I have two desktops and a laptop at home. There have been many times when I wanted to look something up online but gave up because I didn’t want to boot up one of my computers. Examples are many. Sometimes you just want to know who invented vodka or why Molotov cocktail is called that. Sometimes you want to look up a recipe or figure out how to remove wine stains from your wine glasses. And sometimes you want to know before leaving home at 5.20 am what the traffic looks like.
My 1-year old Lenovo laptop takes a good 10 minutes to boot. There are other shortcomings to the traditional desktops and laptops as well. So I either had to suffer through the wait of the boot up process of remain clueless who invented vodka (because when you are drinking said vodka, the last thing you want to do is sit in front of the computer looking up its inventors). And 5.20-am traffic remains a mystery to me until I turn on my car’s radio, which is, let’s face it, not the coolest way to be informed about things in the 21st century.
I considered an Apple iPad, but its price was just too much for my intended uses, plus it is too big. Then Amazon announced the Kindle Fire, which unlike other Kindle models was not designed for book-reading duty, but to browse the Internet, use apps, play music, watch videos and, if you must, read books too.
At $199 it is much cheaper than an iPad, and its 7-inch screen size was supposed to be a more portable form-factor for me. Add to it seamless integration with Amazon’s video/music/bookstore/cloud, including free movies and book borrowing programs with Amazon Prime, their Amazon Silk browser that promised fast web browsing using smart server-side caching, 1024x600 pixel IPS screen with Gorilla Glass surface, multi-touch capability and support for thousands of apps and I was sold. Or rather the Kindle Fire was sold to be in a pre-order transaction.
Now that I have played with my Kindle Fire extensively, I can tell that some of the enthusiasm was justified and some not.
The Kindle Fire is a tablet with a 7-inch 1024x600 IPS screen (same technology as iPad and much better than your average LCD display). It weighs 14.6 oz (413 grams) and is sized 7.5" x 4.7" x 0.45" (190 mm x 120 mm x 11.4 mm).
The Kindle Fire has 8GB of internal memory (approximately 6GB available for user content). That's enough for 80 apps, plus 10 movies or 800 songs or 6,000 books. There is also free cloud storage for Amazon content.
The battery life is rated at up to 8 hours (reading with wireless off) or 7.5 video playback (also wireless off). The full charging time is 4 hours using the included AC adapter (USB charging from the computer is also supported).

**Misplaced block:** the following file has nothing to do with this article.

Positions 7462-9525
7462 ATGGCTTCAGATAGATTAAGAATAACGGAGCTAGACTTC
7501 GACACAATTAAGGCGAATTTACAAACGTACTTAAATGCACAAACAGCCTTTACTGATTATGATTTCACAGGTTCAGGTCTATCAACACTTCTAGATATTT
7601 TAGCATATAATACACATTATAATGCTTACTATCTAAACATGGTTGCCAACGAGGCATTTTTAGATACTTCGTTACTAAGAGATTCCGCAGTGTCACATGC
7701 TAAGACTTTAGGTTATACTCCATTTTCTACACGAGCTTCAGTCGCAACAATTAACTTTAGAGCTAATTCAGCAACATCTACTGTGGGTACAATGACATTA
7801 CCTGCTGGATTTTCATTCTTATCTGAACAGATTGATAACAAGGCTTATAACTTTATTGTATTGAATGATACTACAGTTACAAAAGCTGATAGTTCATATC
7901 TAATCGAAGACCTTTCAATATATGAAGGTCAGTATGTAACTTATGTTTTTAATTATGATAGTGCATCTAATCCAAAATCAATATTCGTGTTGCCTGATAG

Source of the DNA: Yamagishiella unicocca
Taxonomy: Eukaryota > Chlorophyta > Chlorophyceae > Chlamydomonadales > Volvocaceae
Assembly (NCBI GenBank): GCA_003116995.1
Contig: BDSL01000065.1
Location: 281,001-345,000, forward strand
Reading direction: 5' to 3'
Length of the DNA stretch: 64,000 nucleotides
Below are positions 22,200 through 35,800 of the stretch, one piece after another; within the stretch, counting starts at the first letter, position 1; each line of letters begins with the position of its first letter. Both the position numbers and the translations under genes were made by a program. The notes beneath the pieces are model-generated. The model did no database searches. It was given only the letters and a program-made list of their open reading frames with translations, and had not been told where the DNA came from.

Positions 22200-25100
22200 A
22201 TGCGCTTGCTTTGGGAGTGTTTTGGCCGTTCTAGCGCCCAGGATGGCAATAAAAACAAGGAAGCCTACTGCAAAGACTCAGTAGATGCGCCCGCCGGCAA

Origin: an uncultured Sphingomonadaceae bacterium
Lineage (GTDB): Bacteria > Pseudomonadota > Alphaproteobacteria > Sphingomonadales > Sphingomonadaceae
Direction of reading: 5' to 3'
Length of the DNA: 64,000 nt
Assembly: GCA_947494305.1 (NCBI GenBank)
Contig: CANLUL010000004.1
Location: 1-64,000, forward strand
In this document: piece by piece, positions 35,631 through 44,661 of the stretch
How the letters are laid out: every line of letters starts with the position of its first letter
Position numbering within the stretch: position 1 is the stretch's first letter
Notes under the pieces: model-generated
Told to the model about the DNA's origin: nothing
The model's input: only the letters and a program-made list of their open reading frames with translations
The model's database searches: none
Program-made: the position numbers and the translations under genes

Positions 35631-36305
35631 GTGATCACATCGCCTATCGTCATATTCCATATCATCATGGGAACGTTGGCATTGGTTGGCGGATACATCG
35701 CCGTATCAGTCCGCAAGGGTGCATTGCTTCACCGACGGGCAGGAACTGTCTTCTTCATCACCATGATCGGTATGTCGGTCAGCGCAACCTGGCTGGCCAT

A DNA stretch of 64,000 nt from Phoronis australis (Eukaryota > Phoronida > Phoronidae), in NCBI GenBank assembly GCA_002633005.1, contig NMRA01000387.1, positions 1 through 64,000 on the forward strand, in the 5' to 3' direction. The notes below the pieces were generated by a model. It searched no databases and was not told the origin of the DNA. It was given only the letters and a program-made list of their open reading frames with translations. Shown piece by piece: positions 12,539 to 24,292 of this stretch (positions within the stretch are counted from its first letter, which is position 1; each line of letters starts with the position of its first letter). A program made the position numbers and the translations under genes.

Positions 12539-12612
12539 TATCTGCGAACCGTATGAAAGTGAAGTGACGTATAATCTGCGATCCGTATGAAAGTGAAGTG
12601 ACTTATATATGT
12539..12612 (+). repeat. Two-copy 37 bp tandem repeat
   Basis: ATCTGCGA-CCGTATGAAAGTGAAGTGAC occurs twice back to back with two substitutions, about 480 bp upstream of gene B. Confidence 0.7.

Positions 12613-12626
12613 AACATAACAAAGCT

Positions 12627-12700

WiFi is supported as follows: Amazon Kindle supports public and private Wi-Fi networks or hotspots that use 802.11b, 802.11g, 802.11n, or enterprise networks with support for WEP, WPA and WPA2 security using password authentication; does not support connecting to ad-hoc (or peer-to-peer) Wi-Fi networks.
It has a USB 2.0 (micro-B connector), 3.5mm headphone jack and top-mounted stereo speakers. Included in the package are the Kindle Fire itself and its AC charger.
The Kindle Fire arrived almost completely charged. With it a small card was included that described how to charge it and how to unlock it (it was on, but in standby mode). The rest of operation was straightforward and the manual is included right on the device.
After I turned it on, it showed me a list of available wireless networks, let me select mine and enter its password, downloaded a latest software update and rebooted, after which I was ready to use it.
The device came connected to my Amazon account and it comes with 1 free month of Amazon Prime membership (later it is $79 per year), which includes free 2-day shipping on most items Amazon sells, free movies/videos (some), free book rentals (1 per month) and other perks.
The device is convenient to hold with one hand or two. It is compact, but surprisingly large enough to watch movies due to high resolution of its screen. The back surface is rubberized.
I found it easy to hold vertically with one hand and flip the pages of a book you are reading using fingers of the hand you are holding it with. For typing on its virtual keyboard, horizontal orientation (placed on a solid surface or even my knees) works best. That way I can type pretty fast and accurately using both hands.